The two weeks of climate discussions at the COP27 in Sharm El-Sheikh, Egypt, ended in disappointment. As CNN wrote, “The world has failed to reach an agreement to phase out fossil fuels … an attempt to address the biggest source of the planet warming emissions that are causing the climate crisis ended in a fiasco after a number of nations, including China and Saudi Arabia, blocked a key proposal to phase out all fossil fuels, not just coal.” While the members reached an agreement “to set up a ‘loss and damage’ fund meant to help vulnerable countries cope with climate disasters,” it will not reverse climate change or solve our major problems.
We may be able to assist with local climate crises, but we cannot change the global climate with our current attitude. If we want to change the climate, we must change it on all levels, and first and foremost the social climate we have created. As long as it is negative, aggressive, and heating up, the global climate will reflect it.
The reason we hold global climate conferences is that the climate is a global issue. Everything we do, in any country, affects the global climate. Therefore, without global mutual consideration, humanity will not be able to resolve the climate crisis.
Regrettably, to work in global mutual consideration, we must develop empathy toward all of humanity and rise above the narrow interests of each country. We are nowhere near such an attitude. On the contrary, each country tries to impose decisions that serve its own interests on the rest of the world, and the result is a climate world war where everyone loses.
As is the case with every war, the rich and powerful countries set the tone. They continue to burn fuels that pollute the air and accelerate climate change, and nothing will stop them unless natural disasters become so extreme that they will force all of humanity to change. In the meantime, as lip service, or perhaps to buy the world’s consent, they set up “loss and damage” funds to “repair” the damage. Such funds do not solve anything, and everyone realizes this.
Besides extreme weather and climate disasters, the climate crisis has another adverse impact: Icebergs that have been frozen for thousands of years, and often far longer, are thawing. And buried in the ice are countless viruses that have been reawakened, and for which our bodies have no immunity. Scientists are already warning that the next pandemic may actually come not from wild animals or human errors, but from melting icebergs. A paper published two years ago aptly named it the “permafrost pandemic,” and warned of “the risk that deadly diseases from the distant past may return.”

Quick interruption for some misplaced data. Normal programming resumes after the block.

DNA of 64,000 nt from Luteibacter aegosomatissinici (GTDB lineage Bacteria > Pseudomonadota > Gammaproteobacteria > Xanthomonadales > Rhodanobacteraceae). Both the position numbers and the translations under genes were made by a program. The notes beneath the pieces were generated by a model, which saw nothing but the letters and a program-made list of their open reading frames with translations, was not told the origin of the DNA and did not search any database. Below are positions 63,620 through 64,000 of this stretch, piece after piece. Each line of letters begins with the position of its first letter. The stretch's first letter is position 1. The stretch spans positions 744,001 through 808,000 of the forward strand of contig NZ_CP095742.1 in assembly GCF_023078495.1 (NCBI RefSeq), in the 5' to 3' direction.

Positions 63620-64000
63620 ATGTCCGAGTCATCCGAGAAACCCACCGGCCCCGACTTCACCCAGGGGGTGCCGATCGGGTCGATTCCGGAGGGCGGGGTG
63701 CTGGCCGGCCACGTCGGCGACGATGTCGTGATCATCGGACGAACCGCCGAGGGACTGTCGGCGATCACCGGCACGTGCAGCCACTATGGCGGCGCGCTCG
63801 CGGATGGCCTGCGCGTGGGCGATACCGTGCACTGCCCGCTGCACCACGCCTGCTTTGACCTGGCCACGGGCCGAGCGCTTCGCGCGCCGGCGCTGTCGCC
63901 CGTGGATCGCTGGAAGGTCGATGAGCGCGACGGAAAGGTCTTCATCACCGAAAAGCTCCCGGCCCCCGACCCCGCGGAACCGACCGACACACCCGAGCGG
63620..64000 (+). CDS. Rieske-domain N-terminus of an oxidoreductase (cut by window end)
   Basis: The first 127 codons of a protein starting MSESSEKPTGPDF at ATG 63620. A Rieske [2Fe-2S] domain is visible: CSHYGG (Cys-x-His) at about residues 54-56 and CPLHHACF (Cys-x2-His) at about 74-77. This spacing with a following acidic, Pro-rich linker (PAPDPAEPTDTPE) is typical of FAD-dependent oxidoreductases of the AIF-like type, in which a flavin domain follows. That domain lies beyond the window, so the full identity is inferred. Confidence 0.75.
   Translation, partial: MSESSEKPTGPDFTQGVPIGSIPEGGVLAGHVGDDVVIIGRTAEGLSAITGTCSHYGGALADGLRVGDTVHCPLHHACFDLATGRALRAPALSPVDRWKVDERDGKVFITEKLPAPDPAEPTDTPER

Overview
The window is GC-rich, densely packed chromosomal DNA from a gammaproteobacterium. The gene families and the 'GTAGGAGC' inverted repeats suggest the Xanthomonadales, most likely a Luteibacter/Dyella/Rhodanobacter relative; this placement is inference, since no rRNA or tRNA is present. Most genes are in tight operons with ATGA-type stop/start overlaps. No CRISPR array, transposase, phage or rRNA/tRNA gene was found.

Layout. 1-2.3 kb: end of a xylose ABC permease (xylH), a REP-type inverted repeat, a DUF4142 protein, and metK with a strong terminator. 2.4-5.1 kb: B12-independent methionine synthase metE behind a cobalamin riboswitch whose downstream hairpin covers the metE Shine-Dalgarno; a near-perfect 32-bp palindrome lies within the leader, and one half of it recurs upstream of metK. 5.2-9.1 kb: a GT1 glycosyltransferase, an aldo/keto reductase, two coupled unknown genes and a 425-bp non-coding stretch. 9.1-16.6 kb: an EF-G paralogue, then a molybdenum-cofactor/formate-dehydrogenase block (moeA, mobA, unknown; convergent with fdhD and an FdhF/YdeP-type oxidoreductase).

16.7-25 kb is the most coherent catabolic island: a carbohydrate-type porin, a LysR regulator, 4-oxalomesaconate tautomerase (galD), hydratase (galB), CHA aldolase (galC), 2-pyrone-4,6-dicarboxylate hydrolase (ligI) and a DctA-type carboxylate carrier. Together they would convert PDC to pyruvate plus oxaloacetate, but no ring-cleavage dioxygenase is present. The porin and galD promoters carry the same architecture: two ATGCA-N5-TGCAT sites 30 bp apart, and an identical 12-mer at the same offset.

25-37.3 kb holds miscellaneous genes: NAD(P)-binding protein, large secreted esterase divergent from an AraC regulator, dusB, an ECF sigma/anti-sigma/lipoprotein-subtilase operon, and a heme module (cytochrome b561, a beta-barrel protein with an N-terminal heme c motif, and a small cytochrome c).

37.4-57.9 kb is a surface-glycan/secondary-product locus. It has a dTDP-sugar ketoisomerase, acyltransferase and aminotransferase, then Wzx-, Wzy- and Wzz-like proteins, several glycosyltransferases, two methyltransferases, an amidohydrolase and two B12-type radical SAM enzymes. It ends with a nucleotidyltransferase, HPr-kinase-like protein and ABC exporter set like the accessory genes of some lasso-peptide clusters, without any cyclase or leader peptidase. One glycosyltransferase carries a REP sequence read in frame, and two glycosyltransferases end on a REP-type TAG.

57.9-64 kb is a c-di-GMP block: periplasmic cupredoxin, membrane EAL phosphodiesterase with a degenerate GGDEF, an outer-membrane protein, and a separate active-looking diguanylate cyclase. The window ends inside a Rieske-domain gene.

Indeed, if you look at all the crises plaguing the world today, you will find that none of them are local. Covid is a global issue, climate change is affecting the entire planet, rising energy prices and interrupted supply chains are affecting all of humanity, and even a local crisis such as the war in Ukraine has serious consequences for the entire world. The interdependence already affecting all of humanity will only intensify until we are unable to make a single movement, to take a breath, without affecting the entire world.
On the positive side, none of our problems are insurmountable. In every single crisis, if we only work together rather than against each other, it will disappear as though it never existed.
All that is needed in order to fix our every plight is to change our attitude and put humanity first. Since reality is global, so should be our order of priorities. Prioritizing humanity will not only help the entire world, but every single individual, precisely because we are irrevocably interdependent. If we continue to impose a narrow vision on an expansive reality, we will continue to collide with one another and with all of nature. If we change our attitude, we will change the climate, and we will change the world.
Ministers deliver statements during the closing plenary at the COP27 climate summit in Red Sea resort of Sharm el-Sheikh, Egypt, November 20, 2022. REUTERS/Mohamed Abd El Ghany
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